Sunday, March 13, 2011

Japan's Nuclear Disaster Grows

As we predicted two days ago, the original "don't worry, everything's fine" picture presented by authorities in Japan is coming apart at the seams, along with the country's nuclear reactors.

From USA Today:

The quake and tsunami damaged three reactors at the Fukushima Dai-ichi nuclear plant, which lost their cooling functions necessary to keep the fuel rods functioning properly. At first the Unit 1 reactor was in trouble with an explosion destroying the walls of the room in which it is placed. Later, Unit 3 also began to experience problems.

Chief Cabinet Secretary Yukio Edano said operators released slightly radioactive air from Unit 3 Sunday, while injecting water into it as an effort to reduce pressure and temperature to save the reactor from a possible meltdown.

Still, a partial meltdown in the unit is "highly possible," he told reporters.

And the New York Times:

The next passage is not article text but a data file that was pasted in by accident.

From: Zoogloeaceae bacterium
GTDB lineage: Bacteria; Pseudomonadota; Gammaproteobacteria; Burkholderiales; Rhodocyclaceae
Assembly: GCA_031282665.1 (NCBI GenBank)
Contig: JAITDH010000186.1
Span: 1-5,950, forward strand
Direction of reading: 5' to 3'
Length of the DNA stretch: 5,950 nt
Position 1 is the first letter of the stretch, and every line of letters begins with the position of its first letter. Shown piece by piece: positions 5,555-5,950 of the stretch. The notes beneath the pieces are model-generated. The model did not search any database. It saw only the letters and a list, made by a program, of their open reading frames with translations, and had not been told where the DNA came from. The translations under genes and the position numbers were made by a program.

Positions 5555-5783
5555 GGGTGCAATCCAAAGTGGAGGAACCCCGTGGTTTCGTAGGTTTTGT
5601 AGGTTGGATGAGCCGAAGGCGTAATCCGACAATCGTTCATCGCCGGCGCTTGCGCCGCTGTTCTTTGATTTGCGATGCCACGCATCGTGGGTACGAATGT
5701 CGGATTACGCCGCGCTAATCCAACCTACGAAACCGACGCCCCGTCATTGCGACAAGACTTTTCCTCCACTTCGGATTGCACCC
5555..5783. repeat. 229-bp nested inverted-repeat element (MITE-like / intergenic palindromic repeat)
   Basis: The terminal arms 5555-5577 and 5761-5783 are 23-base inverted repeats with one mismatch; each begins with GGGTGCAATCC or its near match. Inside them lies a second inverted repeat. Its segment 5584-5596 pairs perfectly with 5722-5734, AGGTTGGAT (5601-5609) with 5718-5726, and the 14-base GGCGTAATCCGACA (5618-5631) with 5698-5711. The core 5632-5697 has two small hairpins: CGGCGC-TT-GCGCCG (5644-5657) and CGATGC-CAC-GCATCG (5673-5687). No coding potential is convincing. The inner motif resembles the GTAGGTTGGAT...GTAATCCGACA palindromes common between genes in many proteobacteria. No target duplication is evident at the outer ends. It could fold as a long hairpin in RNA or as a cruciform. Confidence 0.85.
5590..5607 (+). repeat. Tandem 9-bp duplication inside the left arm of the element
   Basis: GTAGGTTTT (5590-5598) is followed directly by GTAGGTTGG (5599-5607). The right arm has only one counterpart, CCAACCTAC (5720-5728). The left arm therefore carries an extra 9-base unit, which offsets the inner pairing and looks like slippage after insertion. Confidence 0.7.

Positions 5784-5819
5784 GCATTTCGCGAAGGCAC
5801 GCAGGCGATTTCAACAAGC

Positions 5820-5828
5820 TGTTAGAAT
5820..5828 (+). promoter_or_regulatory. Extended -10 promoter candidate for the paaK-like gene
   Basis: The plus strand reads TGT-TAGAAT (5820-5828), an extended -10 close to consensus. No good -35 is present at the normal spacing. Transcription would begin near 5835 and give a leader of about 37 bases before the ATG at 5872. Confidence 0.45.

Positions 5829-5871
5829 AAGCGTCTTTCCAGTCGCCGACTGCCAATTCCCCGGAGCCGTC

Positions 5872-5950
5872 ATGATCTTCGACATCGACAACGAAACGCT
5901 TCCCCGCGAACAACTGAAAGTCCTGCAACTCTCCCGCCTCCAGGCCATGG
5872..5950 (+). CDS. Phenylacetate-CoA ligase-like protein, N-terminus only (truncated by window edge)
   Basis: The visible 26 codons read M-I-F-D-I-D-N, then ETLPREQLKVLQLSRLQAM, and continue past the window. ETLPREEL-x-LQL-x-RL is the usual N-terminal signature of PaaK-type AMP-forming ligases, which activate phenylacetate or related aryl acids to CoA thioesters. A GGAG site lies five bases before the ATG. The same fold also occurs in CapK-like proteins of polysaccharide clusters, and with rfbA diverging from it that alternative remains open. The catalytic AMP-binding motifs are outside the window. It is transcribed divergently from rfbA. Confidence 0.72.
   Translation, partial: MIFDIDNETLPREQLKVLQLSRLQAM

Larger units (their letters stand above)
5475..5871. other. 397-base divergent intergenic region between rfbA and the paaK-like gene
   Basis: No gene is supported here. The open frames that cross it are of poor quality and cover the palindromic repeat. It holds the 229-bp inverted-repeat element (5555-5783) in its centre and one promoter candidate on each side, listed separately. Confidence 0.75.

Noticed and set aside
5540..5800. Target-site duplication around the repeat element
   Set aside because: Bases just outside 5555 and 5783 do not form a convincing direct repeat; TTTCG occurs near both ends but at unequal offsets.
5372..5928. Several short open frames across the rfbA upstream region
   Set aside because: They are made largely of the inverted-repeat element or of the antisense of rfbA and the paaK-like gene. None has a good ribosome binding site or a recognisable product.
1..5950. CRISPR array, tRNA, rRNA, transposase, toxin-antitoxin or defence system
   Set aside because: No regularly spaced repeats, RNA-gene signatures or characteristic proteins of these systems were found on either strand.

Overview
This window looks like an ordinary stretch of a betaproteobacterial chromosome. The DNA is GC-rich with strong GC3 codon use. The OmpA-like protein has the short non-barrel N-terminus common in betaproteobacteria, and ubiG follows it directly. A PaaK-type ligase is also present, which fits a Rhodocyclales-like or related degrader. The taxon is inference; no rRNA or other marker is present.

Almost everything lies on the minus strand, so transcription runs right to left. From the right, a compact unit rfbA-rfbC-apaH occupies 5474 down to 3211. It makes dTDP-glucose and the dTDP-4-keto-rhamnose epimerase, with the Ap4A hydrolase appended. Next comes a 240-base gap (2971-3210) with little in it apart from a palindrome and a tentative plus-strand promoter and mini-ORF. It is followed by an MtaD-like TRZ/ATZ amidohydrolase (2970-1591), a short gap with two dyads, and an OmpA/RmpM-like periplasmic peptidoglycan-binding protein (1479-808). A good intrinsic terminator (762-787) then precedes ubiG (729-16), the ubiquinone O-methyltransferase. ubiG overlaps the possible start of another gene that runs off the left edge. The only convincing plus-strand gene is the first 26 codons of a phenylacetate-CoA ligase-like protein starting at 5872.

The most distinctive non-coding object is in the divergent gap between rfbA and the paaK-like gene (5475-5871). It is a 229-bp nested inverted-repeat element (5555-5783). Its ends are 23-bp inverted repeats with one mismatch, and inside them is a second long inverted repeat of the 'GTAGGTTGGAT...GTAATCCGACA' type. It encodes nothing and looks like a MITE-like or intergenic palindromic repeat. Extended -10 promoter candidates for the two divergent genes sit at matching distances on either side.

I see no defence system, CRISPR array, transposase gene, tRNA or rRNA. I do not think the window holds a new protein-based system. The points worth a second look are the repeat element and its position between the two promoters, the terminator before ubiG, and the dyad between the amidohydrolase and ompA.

Japanese officials struggled on Sunday to contain a widening nuclear crisis in the aftermath of a devastating earthquake and tsunami, saying they presumed that partial meltdowns had occurred at two crippled reactors and that they were facing serious cooling problems at three more. The emergency appeared to be the worst involving a nuclear plant since the Chernobyl disaster 25 years ago. The developments at two separate nuclear plants prompted the evacuation of more than 200,000 people. [Meta-O note: this figure has since been upped to 250,000 at this hour.] The Japanese Nuclear and Industrial Safety Agency said that as many as 160 people may have been exposed to radiation around the plant, and Japanese news media said that three workers at the facility were suffering from full-on radiation sickness.